The Taliban were in full control of Kabul’s international airport on Tuesday, after the last U.S. plane left its runway, marking the end of America’s longest war and leaving behind a quiet airfield and Afghans outside it still hoping to flee the insurgents’ rule.
Vehicles raced back and forth along the Hamid Karzai International Airport’s sole runway on the northern, military side of the airfield. Before dawn broke, heavily armed Taliban fighters walked through hangars, passing some of the seven CH-46 helicopters the State Department used in its evacuations before rendering them unflyable.
Taliban leaders later symbolically walked across the runway, marking their victory while flanked by fighters of the insurgents’ elite Badri unit.
“The world should have learned its lesson and this is the enjoyable moment of victory,” Taliban spokesman Zabihullah Mujahid said in a livestream posted by a militant.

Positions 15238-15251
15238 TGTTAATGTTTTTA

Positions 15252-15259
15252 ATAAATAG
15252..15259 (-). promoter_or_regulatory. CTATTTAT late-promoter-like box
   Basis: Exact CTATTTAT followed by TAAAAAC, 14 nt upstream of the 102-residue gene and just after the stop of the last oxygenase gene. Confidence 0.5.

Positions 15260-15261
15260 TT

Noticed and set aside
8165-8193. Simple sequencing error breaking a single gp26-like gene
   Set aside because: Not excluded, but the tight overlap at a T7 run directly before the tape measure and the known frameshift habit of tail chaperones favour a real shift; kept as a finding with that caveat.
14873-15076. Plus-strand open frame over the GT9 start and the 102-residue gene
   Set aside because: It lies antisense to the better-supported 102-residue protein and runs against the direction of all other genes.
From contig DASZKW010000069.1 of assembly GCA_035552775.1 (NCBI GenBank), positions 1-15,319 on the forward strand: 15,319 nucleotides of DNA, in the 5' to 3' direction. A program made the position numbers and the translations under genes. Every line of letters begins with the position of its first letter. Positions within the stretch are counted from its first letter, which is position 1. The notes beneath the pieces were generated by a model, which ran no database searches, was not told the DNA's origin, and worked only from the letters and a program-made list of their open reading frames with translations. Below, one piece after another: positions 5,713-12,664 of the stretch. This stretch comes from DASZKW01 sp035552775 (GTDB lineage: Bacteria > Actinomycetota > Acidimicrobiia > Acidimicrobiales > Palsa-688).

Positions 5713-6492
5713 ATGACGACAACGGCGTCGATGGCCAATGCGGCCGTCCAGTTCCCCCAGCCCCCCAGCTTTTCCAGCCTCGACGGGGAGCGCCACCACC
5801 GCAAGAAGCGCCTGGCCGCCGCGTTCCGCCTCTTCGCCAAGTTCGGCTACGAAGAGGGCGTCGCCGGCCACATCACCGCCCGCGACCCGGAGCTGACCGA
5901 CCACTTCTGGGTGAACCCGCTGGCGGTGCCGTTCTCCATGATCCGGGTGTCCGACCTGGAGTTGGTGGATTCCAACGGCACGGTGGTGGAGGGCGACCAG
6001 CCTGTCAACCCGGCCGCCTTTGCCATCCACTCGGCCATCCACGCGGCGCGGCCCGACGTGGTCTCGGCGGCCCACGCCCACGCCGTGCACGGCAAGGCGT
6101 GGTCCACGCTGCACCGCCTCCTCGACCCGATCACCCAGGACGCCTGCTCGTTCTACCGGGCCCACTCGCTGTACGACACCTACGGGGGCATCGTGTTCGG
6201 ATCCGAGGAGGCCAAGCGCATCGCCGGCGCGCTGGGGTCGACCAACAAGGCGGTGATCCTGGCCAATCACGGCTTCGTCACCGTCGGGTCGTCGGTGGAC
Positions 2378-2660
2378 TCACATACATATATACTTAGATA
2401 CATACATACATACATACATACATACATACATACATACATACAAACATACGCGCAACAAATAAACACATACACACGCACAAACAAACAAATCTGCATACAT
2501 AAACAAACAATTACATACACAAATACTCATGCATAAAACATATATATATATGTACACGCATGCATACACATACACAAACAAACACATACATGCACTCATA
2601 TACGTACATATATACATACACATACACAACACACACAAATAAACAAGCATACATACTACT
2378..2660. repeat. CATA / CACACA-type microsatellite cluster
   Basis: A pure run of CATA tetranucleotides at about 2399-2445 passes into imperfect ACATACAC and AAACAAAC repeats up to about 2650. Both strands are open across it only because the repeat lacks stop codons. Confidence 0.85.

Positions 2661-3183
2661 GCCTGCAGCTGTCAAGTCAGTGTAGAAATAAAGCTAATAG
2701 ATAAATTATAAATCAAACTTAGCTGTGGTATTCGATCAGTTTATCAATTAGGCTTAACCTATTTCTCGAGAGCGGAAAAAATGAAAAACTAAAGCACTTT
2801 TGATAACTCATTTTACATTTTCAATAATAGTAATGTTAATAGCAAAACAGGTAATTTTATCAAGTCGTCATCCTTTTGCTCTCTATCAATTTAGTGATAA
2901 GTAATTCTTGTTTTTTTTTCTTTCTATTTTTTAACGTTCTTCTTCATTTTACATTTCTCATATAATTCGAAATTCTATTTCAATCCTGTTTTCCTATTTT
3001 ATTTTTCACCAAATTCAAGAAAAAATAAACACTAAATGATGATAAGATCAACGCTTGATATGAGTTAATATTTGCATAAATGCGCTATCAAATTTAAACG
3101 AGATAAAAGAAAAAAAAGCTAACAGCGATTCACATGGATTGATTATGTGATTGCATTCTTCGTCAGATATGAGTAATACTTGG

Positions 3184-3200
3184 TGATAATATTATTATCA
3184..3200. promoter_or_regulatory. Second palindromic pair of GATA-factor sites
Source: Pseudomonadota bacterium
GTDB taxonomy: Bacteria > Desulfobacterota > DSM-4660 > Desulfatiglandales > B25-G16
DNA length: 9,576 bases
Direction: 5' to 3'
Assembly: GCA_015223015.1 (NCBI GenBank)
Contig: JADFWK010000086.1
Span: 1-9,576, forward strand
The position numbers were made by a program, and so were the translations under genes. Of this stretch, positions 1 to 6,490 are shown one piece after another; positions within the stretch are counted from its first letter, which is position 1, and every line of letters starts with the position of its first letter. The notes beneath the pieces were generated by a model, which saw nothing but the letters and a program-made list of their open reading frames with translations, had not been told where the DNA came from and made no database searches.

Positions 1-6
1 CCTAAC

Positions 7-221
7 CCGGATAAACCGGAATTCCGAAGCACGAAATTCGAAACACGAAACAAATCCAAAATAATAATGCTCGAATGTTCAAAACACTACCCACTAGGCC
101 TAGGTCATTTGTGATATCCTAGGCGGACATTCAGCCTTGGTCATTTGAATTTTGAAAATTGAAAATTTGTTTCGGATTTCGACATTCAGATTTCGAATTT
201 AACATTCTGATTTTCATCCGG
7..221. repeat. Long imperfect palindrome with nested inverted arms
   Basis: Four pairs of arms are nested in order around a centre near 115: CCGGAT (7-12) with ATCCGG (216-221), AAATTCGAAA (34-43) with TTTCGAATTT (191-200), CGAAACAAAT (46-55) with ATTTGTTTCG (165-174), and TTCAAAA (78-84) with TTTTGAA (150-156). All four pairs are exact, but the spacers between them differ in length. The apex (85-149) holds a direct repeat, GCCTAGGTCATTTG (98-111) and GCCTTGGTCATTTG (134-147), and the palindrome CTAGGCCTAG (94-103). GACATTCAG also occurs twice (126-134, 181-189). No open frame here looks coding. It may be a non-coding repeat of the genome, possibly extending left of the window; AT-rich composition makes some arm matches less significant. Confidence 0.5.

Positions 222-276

Later speaking to Al-Jazeera Arabic on the airport’s tarmac, Mujahid rejected having a caretaker government and insisted that Kabul remained safe.
“There will be security in Kabul and people should not be concerned,” he said.
Taliban fighters draped their white flags over barriers at the airport as others guarded the civilian side of the airfield. Inside the terminal, several dozen suitcases and pieces of luggage were left strewn across the floor, apparently left behind in the chaos. Clothes and shoes also were scattered. A poster of Ahmad Shah Massoud, the famed anti-Taliban fighter, had been destroyed.